Net Profits: Common Jewelry Photography Mistakes
By Cathleen McCarthy
As you’ve probably discovered, jewelry is not easy to photograph. Chains and pendants are difficult to position, and you’re often trying to capture detail in a couple square inches. If the jewelry has color, you need to avoid distortion. Opaque cabochons require one kind of lighting, faceted another, textured metal a third… well, the list goes on.
Best to take it step by step. Many jewelry artists are figuring out, by trial and error, how to get effective photos of their work. Do yourself a favor. Invest in decent equipment and take the time to learn to use it.
A good place to start is with tips from professional jewelry photographers. I spoke to some of the best and got them to share their secrets to getting magazine quality product shots. That series is among the most visited posts on my blog.
The most common mistakes people make photographing their jewelry? Poor lighting, bad focus, and color distortion – in that order. Here are a few tips from the pros for avoiding those pitfalls.
Get the right light. Professionals often use some combination of tungsten, strobe, and HMI lights to shoot jewelry. Each has its pros and cons, but some cons can be fixed via camera settings. Most mid-range consumer cameras come with a light balance you can set, for example, to read tungsten light as white instead of yellow. As long as you stick to one light source at a time, you can set your camera to read it as white light.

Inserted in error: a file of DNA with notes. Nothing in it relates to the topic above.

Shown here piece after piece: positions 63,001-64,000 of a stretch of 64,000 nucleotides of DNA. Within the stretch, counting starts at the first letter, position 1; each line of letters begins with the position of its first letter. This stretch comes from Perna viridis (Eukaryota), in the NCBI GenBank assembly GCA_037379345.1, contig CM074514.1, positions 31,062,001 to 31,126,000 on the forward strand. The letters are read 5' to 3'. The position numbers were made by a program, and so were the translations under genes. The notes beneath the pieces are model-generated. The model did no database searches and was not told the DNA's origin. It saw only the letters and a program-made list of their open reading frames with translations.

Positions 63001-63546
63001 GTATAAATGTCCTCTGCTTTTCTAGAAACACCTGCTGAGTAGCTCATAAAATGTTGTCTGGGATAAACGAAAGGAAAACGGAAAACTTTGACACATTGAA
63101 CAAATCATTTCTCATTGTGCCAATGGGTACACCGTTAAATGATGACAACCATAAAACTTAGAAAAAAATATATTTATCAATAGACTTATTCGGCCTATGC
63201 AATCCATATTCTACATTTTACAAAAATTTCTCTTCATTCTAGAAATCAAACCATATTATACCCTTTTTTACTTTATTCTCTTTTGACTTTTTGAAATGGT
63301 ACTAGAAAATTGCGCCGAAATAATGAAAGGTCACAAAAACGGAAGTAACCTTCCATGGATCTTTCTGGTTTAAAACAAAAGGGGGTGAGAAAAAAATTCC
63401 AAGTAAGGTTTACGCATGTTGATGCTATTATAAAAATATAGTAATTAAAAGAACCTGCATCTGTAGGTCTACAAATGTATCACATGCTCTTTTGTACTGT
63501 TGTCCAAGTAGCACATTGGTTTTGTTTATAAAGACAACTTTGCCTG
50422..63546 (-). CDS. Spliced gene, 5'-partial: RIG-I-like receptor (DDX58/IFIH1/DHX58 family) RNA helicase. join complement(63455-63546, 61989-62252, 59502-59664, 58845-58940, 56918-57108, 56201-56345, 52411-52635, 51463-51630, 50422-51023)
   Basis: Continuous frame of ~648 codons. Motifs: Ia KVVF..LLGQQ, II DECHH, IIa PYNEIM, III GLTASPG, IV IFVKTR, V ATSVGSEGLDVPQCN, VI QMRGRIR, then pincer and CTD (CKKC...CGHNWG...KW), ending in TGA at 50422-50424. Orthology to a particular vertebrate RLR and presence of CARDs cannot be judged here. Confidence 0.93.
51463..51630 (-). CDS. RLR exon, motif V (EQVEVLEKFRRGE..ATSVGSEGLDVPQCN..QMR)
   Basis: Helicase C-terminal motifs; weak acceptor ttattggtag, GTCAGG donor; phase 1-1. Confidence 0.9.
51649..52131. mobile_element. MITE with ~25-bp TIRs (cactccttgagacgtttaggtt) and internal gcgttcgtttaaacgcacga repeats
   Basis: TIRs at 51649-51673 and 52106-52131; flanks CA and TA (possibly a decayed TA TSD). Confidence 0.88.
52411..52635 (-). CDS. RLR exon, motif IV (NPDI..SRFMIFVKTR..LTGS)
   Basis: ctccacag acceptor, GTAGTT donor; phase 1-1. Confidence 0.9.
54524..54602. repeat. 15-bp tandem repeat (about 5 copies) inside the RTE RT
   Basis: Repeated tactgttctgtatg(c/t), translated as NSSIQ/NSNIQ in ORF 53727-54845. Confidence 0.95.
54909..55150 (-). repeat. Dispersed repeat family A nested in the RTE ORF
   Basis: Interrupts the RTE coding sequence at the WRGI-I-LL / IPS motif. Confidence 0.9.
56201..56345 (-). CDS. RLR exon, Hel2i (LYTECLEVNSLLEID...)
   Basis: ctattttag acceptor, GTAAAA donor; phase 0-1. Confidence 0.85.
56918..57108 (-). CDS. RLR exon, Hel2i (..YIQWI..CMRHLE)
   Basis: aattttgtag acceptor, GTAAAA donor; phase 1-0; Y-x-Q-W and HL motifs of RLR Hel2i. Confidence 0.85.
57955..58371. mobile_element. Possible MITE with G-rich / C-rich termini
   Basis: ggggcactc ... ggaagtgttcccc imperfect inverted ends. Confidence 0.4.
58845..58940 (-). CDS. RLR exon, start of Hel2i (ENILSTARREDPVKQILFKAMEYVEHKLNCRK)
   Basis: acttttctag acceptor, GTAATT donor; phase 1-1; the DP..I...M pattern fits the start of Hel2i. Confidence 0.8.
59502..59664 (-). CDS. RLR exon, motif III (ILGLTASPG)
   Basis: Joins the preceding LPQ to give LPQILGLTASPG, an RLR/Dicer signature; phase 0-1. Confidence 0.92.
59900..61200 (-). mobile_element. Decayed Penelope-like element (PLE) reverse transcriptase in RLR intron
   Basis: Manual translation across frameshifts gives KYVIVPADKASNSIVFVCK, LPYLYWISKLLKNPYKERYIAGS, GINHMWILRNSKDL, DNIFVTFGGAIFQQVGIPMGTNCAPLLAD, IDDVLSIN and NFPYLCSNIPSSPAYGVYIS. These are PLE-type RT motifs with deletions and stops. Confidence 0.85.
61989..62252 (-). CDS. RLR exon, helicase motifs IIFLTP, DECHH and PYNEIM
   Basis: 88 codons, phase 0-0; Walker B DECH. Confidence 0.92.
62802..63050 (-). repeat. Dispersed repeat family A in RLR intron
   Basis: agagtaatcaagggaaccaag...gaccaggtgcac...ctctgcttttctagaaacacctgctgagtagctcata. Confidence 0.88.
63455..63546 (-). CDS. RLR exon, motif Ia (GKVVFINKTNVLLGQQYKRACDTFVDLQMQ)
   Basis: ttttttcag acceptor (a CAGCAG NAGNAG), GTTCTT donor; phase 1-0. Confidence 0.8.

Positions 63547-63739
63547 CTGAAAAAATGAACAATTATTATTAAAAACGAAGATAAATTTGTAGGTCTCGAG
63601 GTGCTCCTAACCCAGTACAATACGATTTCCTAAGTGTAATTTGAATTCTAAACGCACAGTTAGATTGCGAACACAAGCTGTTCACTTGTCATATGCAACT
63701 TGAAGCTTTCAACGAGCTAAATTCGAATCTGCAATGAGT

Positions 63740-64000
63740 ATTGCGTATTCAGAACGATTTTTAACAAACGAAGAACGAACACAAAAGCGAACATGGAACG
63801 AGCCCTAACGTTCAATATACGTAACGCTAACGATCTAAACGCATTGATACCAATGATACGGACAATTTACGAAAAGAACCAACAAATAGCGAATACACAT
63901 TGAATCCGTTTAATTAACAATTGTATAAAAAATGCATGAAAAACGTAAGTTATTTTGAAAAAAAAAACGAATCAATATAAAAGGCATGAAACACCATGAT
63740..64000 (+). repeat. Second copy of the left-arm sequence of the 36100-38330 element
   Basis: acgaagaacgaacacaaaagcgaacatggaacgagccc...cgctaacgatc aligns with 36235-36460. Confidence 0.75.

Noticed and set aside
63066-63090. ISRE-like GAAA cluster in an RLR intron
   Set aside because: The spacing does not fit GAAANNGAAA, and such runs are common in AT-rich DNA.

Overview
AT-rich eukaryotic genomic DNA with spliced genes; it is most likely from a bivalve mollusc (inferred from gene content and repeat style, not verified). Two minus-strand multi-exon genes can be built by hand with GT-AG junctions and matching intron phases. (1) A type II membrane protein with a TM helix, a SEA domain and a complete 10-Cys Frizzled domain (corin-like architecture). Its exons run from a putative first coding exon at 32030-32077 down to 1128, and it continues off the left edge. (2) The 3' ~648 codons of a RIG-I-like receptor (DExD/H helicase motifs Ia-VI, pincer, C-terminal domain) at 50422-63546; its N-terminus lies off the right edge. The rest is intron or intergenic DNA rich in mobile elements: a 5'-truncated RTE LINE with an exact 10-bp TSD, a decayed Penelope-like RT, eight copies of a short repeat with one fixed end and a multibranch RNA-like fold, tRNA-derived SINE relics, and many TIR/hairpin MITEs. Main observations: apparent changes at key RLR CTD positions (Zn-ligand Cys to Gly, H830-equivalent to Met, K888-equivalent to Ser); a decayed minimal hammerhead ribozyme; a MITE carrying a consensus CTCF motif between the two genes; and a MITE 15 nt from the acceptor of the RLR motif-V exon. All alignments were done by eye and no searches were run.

If you have to pick one reliable source of light – one your camera will understand intuitively – it would be Mother Nature. Shooting outside has its own issues, of course – wind being one. Here’s how one Etsy seller manages to get great jewelry shots using a simple point-and-shoot in her own backyard.
Using a tabletop studio kit with built-in light is another option. For more lighting tips, see: How to photograph jewelry: tips from the pros.
Sharpen your focus. It’s always best to do this when you’re shooting. If you need one shot to tell the whole story of a piece, you will want to set your camera for maximum depth of field. If you’re showing more than one image, as on Etsy, you can afford to get creative and sharpen just the forefront on at lease one shot.
Chances are, your image will need a little sharpening after the fact. Most basic photo-editing software allows you to do this pretty easily – but don’t over-sharpen or your photo will start to look grainy. Here are some tips for using Photoshop, the gold standard.
Capture the color. If you work with colored stones, pearls or enamel, it’s crucial to capture the richness of your palette. Different gem colors and cuts require different lighting. Too much white light causes glare on polished surfaces. Diffused light works best with faceted stones, while opal’s colors are best captured by opening the aperture to let in more light. See more at: How to photograph gems: tips from the pros.
For more help upping your jewelry photography game this year:
NET PROFITS is a regular feature about using the Internet for jewelry selling of special interest to those with a home-based jewelry business that appears in Lapidary Journal Jewelry Artist. Learn more in “Shoot to Win.”
CATHLEEN MCCARTHY is a freelance writer whose stories about jewelry, art, and business appear in dozens of magazines and newspapers, and her own site, The Jewelry Loupe. Follow her on Facebook, Twitter, Instagram, and Pinterest.